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26 Jun 2014 - 05:38:06 pm


I'd never been to an auction in my life, let alone participated in one,
until I took the plunge at the village of Sixmilebridge, Co. Clare. And in a short time I became the proud owner of George Washington's resignation speech.

The Times of Londondated Wednesday, November 9th1796, was mine with one flick of my numbered card. For the sum of four and a half pence, the reader was bombarded on the front page with advertisements for hair tonics, cures for nervous ailments, 'health and longevity' pills, notice of the 'English and Irish State Lotteries' (with a top prize of £10,000, a fortune then and enough in today's money to bail out a bank) notice of new fashions in ladies' hats, 'The Minerva Hat' being much trumpeted; Finchett's Kitchen Furniture lamps, antiscorbutic drops and 'MR EDWARD'S GLOBULAR HERBAL NIPPLE CASES' (sic.) Lest I think times have changed much, there was 'AN ASYLUM OF GENIUS (where complete Justice will be done to Literary Works and Money occasionally advanced to the Authors themselves to advertise them') just opened in Fleet-Street. The back page was given over to property auctions, and the sale of goods such as ginger, cloves, pepper from Antigua, Montserrat and St Kitts. Unfortunate persons found
themselves on a bankruptcy list on page two; page three was adorned with news of vessels captured and recaptured at sea. Then came the Big Story:

We are forry to announce the RESIGNATION OF GEORGE WASHINGTON, Efq. Of his fituation of PRESIDENT of the UNITED STATES OF AMERICA. This event was made known yefterday by the arrival of the Belvidere,from New York, letters from thence of the 27thof September. Notwithstanding the intention of General WASHINGTON had been long announced, it was expected that the folicitations of his friends would have prevailed upon him to continue in office, for the peace of America. He has however declained all further public bufinefs, and, in refigning his ftation, has concluded a life of honour and glory. His Addrefs
in resigning his office, is a very mafterly performance; and we fhall give it at length. It is expected that Mr Adams will be chofen his fucceffor.”

There follows Washington's address but, as with all good newspapers, an entire section is to be 'Concluded Tomorrow.' Washington laments that he had been already in retirement 'from which I had been reluctantly withdrawn' and speaks fervently of his wishes for the new country of America – the 'revolutionary war' had ended only thirteen years previously – and how resonant today are his warnings that though freedoms had been fought for and won, nothing could be taken for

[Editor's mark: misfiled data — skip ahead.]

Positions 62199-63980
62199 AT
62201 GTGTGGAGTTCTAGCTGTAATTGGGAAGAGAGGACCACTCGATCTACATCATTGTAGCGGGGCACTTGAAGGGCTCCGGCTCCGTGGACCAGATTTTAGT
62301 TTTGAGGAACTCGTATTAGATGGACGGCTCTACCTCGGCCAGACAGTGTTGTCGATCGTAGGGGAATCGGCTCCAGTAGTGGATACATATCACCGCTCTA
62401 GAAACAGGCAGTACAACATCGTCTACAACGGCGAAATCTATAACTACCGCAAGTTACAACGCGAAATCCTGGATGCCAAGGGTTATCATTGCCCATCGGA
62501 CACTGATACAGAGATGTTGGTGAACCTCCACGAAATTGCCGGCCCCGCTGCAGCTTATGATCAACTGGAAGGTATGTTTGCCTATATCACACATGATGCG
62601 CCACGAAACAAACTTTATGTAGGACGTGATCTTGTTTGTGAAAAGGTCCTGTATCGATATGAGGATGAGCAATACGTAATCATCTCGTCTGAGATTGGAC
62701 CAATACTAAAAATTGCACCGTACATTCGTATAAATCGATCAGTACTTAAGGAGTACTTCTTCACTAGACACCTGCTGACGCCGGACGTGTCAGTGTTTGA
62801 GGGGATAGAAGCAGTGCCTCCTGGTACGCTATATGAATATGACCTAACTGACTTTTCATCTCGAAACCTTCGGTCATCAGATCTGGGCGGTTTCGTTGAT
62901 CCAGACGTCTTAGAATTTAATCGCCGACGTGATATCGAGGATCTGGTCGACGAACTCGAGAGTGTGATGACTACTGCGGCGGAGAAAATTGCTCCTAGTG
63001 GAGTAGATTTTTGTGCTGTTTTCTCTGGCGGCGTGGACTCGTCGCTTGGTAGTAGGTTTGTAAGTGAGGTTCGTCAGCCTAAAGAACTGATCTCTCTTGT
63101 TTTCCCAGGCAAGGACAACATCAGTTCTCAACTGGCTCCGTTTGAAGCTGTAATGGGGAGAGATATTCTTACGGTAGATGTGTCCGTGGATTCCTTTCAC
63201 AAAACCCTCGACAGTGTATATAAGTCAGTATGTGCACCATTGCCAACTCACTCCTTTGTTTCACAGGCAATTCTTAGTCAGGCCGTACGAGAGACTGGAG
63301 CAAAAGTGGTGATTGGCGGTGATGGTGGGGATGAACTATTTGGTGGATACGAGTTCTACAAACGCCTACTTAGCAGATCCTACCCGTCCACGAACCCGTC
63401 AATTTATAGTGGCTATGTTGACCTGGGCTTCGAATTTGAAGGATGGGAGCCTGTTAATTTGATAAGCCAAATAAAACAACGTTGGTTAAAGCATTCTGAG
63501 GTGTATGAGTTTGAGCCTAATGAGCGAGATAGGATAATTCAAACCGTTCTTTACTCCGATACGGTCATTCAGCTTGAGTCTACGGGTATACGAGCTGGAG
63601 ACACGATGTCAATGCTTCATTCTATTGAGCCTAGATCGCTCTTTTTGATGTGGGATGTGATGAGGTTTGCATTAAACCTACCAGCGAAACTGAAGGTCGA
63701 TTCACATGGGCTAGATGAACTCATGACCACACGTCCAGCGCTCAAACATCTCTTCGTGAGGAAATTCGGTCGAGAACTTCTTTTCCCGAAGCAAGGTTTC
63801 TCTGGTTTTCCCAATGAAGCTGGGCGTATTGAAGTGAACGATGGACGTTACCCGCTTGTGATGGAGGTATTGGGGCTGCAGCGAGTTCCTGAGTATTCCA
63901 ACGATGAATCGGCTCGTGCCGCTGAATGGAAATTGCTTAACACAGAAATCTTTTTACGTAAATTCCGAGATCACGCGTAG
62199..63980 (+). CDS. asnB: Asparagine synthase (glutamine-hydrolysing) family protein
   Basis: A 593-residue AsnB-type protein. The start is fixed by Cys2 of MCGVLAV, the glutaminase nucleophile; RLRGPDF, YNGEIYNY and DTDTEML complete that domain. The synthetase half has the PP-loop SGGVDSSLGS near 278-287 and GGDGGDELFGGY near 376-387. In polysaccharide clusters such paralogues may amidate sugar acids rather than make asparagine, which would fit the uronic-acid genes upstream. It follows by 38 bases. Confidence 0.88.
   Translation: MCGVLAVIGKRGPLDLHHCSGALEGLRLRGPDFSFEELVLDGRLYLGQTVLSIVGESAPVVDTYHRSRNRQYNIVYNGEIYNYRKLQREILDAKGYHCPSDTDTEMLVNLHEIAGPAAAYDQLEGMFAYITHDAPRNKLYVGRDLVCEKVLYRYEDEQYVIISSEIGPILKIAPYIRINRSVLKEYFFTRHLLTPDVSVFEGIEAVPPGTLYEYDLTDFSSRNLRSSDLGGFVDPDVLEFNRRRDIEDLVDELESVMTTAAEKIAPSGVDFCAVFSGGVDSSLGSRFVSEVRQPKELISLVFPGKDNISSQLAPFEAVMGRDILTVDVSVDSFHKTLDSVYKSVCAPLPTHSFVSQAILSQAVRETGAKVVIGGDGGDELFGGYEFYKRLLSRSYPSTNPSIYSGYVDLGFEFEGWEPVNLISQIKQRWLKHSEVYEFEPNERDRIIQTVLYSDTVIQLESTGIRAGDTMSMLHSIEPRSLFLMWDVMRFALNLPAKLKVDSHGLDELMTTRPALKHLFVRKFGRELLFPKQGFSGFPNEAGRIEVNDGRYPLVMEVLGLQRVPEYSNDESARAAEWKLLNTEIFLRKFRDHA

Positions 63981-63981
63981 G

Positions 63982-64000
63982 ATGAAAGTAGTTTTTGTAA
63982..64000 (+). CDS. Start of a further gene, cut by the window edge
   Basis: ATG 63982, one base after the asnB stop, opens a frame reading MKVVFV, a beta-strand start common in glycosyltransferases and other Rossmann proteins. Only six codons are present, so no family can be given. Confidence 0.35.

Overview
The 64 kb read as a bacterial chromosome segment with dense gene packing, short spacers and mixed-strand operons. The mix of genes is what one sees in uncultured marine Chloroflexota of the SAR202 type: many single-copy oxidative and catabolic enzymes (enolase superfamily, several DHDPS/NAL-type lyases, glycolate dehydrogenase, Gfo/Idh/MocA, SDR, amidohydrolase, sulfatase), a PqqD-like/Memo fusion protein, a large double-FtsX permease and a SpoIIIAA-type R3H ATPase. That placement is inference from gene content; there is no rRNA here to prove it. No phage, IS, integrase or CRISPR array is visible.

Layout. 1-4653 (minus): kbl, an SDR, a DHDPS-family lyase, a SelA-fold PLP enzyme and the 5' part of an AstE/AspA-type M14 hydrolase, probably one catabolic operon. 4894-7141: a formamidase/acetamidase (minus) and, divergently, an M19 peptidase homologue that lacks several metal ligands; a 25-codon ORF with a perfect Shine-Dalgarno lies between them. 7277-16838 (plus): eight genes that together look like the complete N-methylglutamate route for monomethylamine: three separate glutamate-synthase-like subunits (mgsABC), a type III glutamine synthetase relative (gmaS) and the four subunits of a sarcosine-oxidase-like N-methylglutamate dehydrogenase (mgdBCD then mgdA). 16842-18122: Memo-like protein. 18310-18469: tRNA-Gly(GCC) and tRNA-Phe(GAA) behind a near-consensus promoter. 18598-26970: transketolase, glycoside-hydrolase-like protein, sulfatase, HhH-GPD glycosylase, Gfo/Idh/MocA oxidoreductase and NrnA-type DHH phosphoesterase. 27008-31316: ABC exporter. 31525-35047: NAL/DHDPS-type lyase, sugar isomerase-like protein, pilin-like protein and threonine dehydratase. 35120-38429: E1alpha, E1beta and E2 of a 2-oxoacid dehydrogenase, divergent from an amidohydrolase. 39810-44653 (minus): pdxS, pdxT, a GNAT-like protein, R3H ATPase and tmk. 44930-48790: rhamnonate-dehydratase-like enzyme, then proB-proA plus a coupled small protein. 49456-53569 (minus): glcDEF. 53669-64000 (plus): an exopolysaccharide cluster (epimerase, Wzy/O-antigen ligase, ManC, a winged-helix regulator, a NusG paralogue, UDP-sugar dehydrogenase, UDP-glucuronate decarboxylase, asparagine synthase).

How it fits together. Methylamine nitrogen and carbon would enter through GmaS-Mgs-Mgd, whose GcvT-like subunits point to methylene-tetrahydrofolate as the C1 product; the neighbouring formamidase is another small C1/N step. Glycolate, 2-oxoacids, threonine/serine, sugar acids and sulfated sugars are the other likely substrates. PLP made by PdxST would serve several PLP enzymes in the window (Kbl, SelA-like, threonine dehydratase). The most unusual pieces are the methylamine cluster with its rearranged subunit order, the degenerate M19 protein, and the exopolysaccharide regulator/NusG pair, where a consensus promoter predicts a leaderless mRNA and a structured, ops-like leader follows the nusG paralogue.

granted as a result. “Liberty,” Washington maintains, “is indeed little else than a name, where the Government is too feeble to the enterprizes of factions . . . .” 

The main thrust of his address is to the citizenry to maintain unity in the new-born country, and he warns that factionalism, of the absolute rule of one party over another, can lead to despotism, where “the minds of men . . . . seek security and repose in the absolute power of an individual.” Sooner or later, he warns, “. . . . the chief of some prevailing faction, more able or more fortunate than his competitors, turns his disposition to the purposes of his own elevation, on the ruins of Public Liberty.”

In amongst notices of patent cure-alls and even offers to mug aspiring writers, Washington's remarks stand out starkly in their contemporary force. Money, one might argue, makes US presidents now, not mere patriotism. Were he still among us, Washington, described by an English prime minister of the day as 'the purest man in history,' might well concede that the America to which he aspired, and urged his fellow citizens to aspire, has not come to pass. What would he make of the impositions of The Patriot Act, a dogma that perverts Washington's notions of true patriotic duty into a national paranoia?Tucked away in the yellowing pages of a newspaper made flimsy and fragile with the passage of almost two and a half centuries was one of the most memorable and evocative resignation speeches ever penned. Three years after The Times reported Washington's address he was dead, most likely of a chill, having spent time in freezing hail and rain inspecting his farm land. Presidential duties and squabbling had, perhaps, worn him out. Certainly, he longed with a passion to be retired of it all. Bought at auction; the dreams of a modest farmer-president who died of a cold and whose last words upon his death-bed were “Tis well!” 

- George Washington headed back to the farm, a worried man.

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